Is your dog a picky pooper? Here's a potential solution

A new scent stimulant may help dogs know that "it's okay to poo."

January 16, 2020 

Is your dog a picky pooper?

It’s 6 a.m., and you’re outside with your dog waiting for your dog know. You haven’t had your coffee yet, but your dog doesn’t seem to care. She sniffs a bush, rotates in a circle, sniffs the bush again. She decides against it, and follows a trail of scent across the yard. Then she’s back to the bush again. 15-minutes later, you’re shivering in your pajamas, thinking "my GOSH will you just POOP already?!"

Sound familiar?

Greensboro-based Kepley BioSystems has developed a solution for canine parents and perhaps more importantly, dog shelters.

It’s called the “Kepley K9™ Strategic Scent Stimulant” and it’s a combination of scents that tell dogs “hey, it’s okay to go.”

A dog’s connection to smell

Anyone who needs a cup of coffee to complete their morning routine can sympathize with a dog’s defecation needs. But for dogs, smell is hugely important for information and interpretation of the world around them.

Dogs have 300 million olfactory receptors in their nose, compared to a human’s mere six million. Their noses break down odors into distinct components. This sense of smell is why dogs are so often used for bomb, drug and even cancer detection.

But for defecation, dogs are looking for a specific set of smells that tells them, “it’s okay to poop here.”

“We’ve observed that dogs are looking for a combination of organic, botanical scents that are more or less always present in the environment but are decreasing in abundance, especially in industrial areas,” said Anthony Dellinger, PhD., lead scientist and co-founder of Kepley BioSystems.

Dellinger’s theory is that urban and suburban ecosystems may not have the same complexity of smells that natural landscapes have. Pavement and roads separate dogs from that fertile, botanical scent of biota in the soil.

“Those smells let dogs know that this is an acceptable place to eliminate,” said Dellinger.

So his team decided to bottle that smell and sprinkle a few drops on a dog’s paw, giving them the cue to poo. The smell dissipates quickly, so it won't lead to accidents later. Several of the team members at Kepley Biosystems tried it on their dogs, and it worked. The next step was to bring the product to a dog shelter.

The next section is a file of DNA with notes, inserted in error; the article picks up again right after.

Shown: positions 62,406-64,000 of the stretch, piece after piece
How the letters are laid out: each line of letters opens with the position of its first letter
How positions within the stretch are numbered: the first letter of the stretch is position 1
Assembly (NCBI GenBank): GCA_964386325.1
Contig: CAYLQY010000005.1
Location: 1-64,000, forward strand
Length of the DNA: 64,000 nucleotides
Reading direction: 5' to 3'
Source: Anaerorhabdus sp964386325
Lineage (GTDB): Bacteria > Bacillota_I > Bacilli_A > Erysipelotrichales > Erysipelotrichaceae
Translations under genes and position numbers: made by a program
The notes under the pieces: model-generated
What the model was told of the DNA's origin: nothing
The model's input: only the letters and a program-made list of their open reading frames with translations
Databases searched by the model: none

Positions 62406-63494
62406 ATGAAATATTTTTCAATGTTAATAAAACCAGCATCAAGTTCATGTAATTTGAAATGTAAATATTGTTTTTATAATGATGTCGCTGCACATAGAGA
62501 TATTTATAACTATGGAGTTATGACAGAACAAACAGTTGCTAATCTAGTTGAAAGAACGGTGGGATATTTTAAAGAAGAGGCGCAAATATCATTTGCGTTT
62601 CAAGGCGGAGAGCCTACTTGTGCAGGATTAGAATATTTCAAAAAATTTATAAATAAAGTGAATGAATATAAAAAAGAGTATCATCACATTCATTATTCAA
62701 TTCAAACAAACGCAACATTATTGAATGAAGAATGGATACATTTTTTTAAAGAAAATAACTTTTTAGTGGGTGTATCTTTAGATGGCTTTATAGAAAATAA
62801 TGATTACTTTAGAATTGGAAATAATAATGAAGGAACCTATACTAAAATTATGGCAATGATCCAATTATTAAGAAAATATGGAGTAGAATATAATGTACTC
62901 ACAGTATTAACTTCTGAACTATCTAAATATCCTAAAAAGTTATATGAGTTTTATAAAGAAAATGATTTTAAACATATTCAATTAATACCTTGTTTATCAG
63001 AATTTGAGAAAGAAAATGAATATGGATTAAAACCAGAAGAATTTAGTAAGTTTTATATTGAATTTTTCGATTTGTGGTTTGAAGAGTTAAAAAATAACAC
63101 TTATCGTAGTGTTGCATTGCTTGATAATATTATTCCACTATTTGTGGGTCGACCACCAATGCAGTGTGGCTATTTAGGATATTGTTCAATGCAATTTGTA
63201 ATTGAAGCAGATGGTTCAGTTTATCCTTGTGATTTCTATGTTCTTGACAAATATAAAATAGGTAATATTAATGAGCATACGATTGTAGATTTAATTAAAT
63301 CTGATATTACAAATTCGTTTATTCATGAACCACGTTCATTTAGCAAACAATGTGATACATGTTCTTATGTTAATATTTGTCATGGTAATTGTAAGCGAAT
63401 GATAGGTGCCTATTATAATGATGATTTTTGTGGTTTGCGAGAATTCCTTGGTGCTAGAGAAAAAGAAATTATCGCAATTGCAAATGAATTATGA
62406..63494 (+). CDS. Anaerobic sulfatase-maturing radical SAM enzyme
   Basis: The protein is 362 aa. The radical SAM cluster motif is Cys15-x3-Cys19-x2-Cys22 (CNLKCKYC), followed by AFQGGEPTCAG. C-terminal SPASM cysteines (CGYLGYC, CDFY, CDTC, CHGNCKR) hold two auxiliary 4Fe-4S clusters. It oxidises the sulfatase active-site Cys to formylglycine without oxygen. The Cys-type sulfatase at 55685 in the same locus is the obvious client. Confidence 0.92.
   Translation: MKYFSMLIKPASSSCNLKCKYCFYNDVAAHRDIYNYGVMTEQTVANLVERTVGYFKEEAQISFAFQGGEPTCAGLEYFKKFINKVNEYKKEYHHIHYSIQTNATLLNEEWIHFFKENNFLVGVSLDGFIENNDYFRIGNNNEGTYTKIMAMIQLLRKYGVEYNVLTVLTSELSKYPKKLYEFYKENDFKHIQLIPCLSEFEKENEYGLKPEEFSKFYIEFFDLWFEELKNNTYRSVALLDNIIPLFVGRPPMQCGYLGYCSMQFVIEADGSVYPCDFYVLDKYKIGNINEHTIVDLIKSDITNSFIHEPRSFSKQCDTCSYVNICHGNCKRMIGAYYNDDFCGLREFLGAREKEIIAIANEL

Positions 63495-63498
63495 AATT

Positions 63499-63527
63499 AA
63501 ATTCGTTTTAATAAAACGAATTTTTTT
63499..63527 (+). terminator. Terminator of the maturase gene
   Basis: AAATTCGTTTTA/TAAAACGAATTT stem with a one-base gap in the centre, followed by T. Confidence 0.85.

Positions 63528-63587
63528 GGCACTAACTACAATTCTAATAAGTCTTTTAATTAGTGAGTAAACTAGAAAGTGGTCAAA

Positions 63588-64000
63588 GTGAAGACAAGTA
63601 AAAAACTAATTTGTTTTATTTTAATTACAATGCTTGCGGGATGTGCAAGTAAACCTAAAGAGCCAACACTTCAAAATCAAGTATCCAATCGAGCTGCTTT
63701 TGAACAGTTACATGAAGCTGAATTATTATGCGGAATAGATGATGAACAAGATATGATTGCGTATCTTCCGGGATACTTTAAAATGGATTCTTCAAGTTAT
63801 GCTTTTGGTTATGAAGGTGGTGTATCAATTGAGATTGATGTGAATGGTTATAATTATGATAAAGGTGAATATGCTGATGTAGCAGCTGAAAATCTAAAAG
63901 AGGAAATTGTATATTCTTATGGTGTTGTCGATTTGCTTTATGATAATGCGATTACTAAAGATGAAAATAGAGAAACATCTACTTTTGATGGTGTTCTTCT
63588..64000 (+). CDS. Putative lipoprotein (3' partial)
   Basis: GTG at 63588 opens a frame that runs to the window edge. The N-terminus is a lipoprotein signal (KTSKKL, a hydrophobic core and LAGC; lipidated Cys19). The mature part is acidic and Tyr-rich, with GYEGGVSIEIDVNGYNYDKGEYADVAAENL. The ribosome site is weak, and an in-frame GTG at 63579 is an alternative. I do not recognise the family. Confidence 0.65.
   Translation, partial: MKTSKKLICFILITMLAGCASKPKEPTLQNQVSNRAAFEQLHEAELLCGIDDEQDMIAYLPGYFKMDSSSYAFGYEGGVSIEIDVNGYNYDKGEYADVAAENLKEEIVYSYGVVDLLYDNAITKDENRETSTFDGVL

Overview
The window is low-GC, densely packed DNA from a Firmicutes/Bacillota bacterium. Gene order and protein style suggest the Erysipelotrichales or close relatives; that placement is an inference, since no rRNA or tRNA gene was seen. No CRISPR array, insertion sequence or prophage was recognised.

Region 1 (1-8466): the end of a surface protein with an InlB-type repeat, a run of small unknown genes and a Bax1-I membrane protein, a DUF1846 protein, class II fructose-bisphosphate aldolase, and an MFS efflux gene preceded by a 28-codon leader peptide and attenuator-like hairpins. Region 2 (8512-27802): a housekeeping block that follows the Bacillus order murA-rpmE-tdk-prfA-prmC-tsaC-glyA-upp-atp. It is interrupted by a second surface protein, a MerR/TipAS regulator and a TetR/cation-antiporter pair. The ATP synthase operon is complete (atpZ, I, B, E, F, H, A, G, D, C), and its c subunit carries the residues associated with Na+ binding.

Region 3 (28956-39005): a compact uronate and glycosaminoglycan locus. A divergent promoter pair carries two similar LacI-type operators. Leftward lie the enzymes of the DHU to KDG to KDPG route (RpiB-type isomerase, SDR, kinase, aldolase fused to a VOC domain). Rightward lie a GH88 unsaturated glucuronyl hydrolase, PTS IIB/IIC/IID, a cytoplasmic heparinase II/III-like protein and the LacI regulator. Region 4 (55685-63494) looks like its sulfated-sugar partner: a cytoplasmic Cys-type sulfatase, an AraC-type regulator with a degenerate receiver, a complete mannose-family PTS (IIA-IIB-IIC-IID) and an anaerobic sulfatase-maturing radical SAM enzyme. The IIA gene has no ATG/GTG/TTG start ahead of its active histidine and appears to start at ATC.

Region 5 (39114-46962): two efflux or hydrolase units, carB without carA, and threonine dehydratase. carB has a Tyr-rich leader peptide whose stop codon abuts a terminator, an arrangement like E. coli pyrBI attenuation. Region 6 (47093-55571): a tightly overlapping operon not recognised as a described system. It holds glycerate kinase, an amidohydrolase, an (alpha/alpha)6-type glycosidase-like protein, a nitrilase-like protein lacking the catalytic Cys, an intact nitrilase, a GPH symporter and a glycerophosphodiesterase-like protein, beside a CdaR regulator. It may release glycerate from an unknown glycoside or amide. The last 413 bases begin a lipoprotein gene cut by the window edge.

Opportunity for shelters

Shelters across the country are notoriously overcrowded, underfunded and staffed by volunteers. Dellinger said there’s often little time for dogs to comfortably use the bathroom outside, leading to both indoor accidents and a breakdown of natural behaviors.

“The longer a dog stays in a shelter, the more likely they become retrained to soil their crate, which makes it harder for them to be adopted,” said Dellinger.

The scent stimulant is designed to help speed up the pooping process, and help dogs retain their natural inclination to poop outside instead of in their crate. A preliminary study in partnership with the Society for the Prevention of Cruelty to Animals of the Triad shows promising results. Each dog in the treatment group received a drop of the scent stimulant on their front paw before going outside, and most had more luck with their poops. Overall, the product led to a 50 percent decrease in time needed for managing the dog’s poop routine.

Dellinger said that if dogs are hyper-focused on making sure they can poop, they don’t enjoy the precious few minutes they get outside each day.

“It's a vulnerable time for dogs," he said. "Anything we can do to encourage them and give them more time to exercise and take in all the smells of the outside world is a good thing.”